Echoing the precedent set by businesses in Georgia, that tension has led some restaurants to balk at reopening, even with the go-ahead from Abbott.
“Right now, we deliver everything to the trunks of people’s cars,” said 44-year-old Adam Orman, the owner and general manager of the Austin-based Italian restaurant L’Oca d’Oro. “It’s not just that we’re being cautious, it’s that we know that opening up at 25 percent or 50 percent is not a great option because it’s much more costly than running takeout.”
“We don’t stand to make more by opening up, but we will definitely be putting a lot more at risk,” he added, noting that it’s not yet clear how many patrons would even return, considering their neighborhood and clientele, not to mention public health guidelines that advise against unnecessary social engagement.
To that end, L’Oca d’Oro and about 100 other local businesses have been working through the organization Good Work Austin, which advocates for small business funding and support, to counsel restaurants and bars on how—and when—to reopen safely. New, democratically created guidelines among members will be approved and sent out in the coming days to help its businesses commit to—and then promote—those very changes.
Meanwhile, in Houston, local health authorities were doing “everything” they can to ramp up testing, according to Dr. Umair A. Shah, executive director of Harris County Public Health in Houston, who noted the county was testing about 12,000 people per day. “So can everyone get tested? 4.7 million people live in Harris County. What does ‘everyone’ mean? Because if 4.7 million people said today they want to get tested? Absolutely not.”
As of Wednesday afternoon, Harris County had the highest case count in the state, with 9,859 confirmed infections and 207 deaths.
“At the end of the day, we have to follow our state leaders and governors and the decisions they’re making,” said Shah, noting that anyone asking for his advice should probably avoid bars and other public settings entirely.
Turgay Ayer, an associate professor at Georgia Institute of Technology’s School of Industrial and Systems Engineering, recently released a state-by-state COVID-19 simulator with colleagues at Harvard, Massachusetts General Hospital, and Boston Medical Center. It was updated with anonymized cell phone mobility data this week, which showed a range of case and death predictions under various levels of lockdown. Under 20 percent partial opening, estimated new COVID-19 daily cases in the state would peak at 1,340 on August 24, according to Ayer’s analysis. But under a 50 percent partial opening, the estimated new COVID-19 daily cases would peak at 7,420 on August 31. By that date, the total number of deaths from COVID-19 in Texas would reach 5,130 under the 50 percent model.
“Once we see 7,000 daily new cases, containing the virus would be extremely difficult,” Ayer told The Daily Beast. “It will take a lot longer and a lot more effort.”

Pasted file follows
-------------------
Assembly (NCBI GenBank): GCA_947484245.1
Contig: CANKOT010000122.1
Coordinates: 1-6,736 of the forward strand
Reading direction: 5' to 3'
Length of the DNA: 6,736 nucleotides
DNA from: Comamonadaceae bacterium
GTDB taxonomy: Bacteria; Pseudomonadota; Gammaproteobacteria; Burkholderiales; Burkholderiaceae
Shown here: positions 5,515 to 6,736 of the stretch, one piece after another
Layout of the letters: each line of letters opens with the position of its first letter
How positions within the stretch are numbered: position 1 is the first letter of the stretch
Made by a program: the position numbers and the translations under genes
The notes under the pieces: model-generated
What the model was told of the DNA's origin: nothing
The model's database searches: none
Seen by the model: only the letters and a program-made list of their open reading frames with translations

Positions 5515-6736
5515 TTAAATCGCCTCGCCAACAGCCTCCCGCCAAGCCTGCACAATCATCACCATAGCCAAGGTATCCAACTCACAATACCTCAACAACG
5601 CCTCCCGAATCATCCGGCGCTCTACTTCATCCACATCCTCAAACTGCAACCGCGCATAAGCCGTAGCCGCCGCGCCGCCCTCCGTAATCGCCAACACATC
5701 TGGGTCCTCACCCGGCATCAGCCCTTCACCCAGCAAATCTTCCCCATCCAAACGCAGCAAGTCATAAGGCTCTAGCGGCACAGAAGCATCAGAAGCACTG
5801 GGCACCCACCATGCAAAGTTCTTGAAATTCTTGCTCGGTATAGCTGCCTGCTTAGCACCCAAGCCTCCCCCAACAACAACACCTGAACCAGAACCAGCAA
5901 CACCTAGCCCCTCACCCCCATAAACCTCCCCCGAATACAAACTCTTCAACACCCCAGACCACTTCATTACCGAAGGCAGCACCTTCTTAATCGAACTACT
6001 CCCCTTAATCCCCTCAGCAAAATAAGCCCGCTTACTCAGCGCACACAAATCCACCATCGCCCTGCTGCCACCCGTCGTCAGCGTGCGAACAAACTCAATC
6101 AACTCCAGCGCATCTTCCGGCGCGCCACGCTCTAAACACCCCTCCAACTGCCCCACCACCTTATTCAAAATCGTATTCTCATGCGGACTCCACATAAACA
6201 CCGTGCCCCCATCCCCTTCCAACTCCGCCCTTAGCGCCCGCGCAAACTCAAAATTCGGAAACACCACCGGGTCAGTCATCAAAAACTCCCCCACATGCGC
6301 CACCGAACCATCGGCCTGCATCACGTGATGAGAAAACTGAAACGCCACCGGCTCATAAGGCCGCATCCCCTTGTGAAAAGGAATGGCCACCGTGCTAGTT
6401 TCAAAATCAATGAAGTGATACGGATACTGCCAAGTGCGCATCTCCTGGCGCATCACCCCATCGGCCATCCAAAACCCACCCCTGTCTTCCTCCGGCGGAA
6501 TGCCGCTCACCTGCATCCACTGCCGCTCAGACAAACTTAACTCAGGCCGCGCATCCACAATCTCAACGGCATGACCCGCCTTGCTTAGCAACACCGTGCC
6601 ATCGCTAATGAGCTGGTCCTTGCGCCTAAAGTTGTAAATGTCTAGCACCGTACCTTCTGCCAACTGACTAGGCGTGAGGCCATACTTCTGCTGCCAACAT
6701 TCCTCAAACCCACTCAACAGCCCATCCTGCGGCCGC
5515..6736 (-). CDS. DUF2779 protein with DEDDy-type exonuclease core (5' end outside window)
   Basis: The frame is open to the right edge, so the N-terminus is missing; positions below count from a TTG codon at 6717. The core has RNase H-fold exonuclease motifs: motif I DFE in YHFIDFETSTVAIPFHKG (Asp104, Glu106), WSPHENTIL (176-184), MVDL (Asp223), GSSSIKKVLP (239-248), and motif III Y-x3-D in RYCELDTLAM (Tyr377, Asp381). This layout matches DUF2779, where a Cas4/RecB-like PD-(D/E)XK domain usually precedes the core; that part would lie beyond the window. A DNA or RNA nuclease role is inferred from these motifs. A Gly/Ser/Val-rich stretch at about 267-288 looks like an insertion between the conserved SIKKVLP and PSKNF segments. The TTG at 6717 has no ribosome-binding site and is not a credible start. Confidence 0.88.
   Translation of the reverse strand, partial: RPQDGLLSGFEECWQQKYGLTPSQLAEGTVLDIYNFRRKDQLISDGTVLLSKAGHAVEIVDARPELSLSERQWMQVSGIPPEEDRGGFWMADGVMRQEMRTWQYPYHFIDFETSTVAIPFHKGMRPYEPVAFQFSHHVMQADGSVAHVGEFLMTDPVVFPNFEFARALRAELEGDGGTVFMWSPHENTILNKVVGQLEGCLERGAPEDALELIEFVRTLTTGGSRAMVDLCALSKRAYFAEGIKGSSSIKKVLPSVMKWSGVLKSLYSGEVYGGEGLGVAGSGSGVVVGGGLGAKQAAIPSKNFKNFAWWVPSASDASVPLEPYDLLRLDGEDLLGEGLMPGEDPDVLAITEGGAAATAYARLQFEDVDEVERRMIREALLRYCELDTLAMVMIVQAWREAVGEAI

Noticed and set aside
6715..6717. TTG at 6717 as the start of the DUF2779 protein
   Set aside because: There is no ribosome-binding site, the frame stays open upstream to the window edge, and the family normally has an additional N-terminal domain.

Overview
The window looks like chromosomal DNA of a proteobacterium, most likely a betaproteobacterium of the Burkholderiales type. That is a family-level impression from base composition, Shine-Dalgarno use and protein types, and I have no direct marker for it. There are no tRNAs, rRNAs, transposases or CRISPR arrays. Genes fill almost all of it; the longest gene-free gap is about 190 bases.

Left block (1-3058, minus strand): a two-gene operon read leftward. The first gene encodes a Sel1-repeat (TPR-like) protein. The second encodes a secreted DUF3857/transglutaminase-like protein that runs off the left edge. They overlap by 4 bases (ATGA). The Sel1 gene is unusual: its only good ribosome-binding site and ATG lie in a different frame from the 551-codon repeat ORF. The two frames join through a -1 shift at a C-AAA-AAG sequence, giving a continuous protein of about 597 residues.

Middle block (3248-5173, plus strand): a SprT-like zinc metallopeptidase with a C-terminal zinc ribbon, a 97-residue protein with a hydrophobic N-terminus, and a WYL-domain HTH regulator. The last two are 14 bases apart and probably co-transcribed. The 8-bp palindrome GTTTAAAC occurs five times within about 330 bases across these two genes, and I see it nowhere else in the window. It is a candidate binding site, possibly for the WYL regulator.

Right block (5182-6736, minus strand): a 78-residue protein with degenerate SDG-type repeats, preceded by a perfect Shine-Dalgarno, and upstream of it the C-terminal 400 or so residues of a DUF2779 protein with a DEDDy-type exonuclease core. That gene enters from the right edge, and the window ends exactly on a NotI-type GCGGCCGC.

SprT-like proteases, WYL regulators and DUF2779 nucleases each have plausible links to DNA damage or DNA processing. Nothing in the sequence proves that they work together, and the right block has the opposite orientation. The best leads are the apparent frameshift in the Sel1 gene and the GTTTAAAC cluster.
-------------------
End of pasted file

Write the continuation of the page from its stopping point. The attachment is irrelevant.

“If it comes to a point where it significantly hurts the economy in addition to people’s lives, reclosing might be the only option on the table,” he added.
To be clear, Ayter noted, the model accounts for various levels of mobility, but cannot precisely differentiate between bars versus restaurants and was not crafted around Texas policies so much as to offer a broad look at the effect of various levels of contact. And these models are not foolproof. Ayer said models looking at Georgia’s reopening were, to some degree, proved wrong: As restrictions lifted and mobility increased, case counts did not appear to skyrocket the way they were expected to. Essentially, though the data showed that people were more mobile and interactive, he explained, they also appeared to be more careful.
Bars add another wild card to the mix, however.
“Even with perfect physiological and biological information, we can’t predict human behavior,” said Dr. Marilyn Felkner, a clinical assistant professor of public health at the University of Texas at Austin who previously managed the Emerging and Acute Infectious Diseases Branch of the Texas Department of State Health Services. “If everyone who used to go to bars crowds to a bar, there’s going to be increased transmission. If people are judicious and there’s a handful of people in the bar, it doesn’t raise the risk much.”
Multiple experts noted that, even if folks are more careful when stepping back into public settings, adding alcohol into the mix at bars could easily lead to poorer—or less conscientious—decision-making.
The implications for Texas were clear: Ayer’s model—and another published this week by the UT Southwestern Medical Center—show there’s significant risk to quickly reopening the state, especially with a slew of hot zones in major metropolitan areas.
As Ayer put it, “The bottom line is that 50 percent opening is too much.”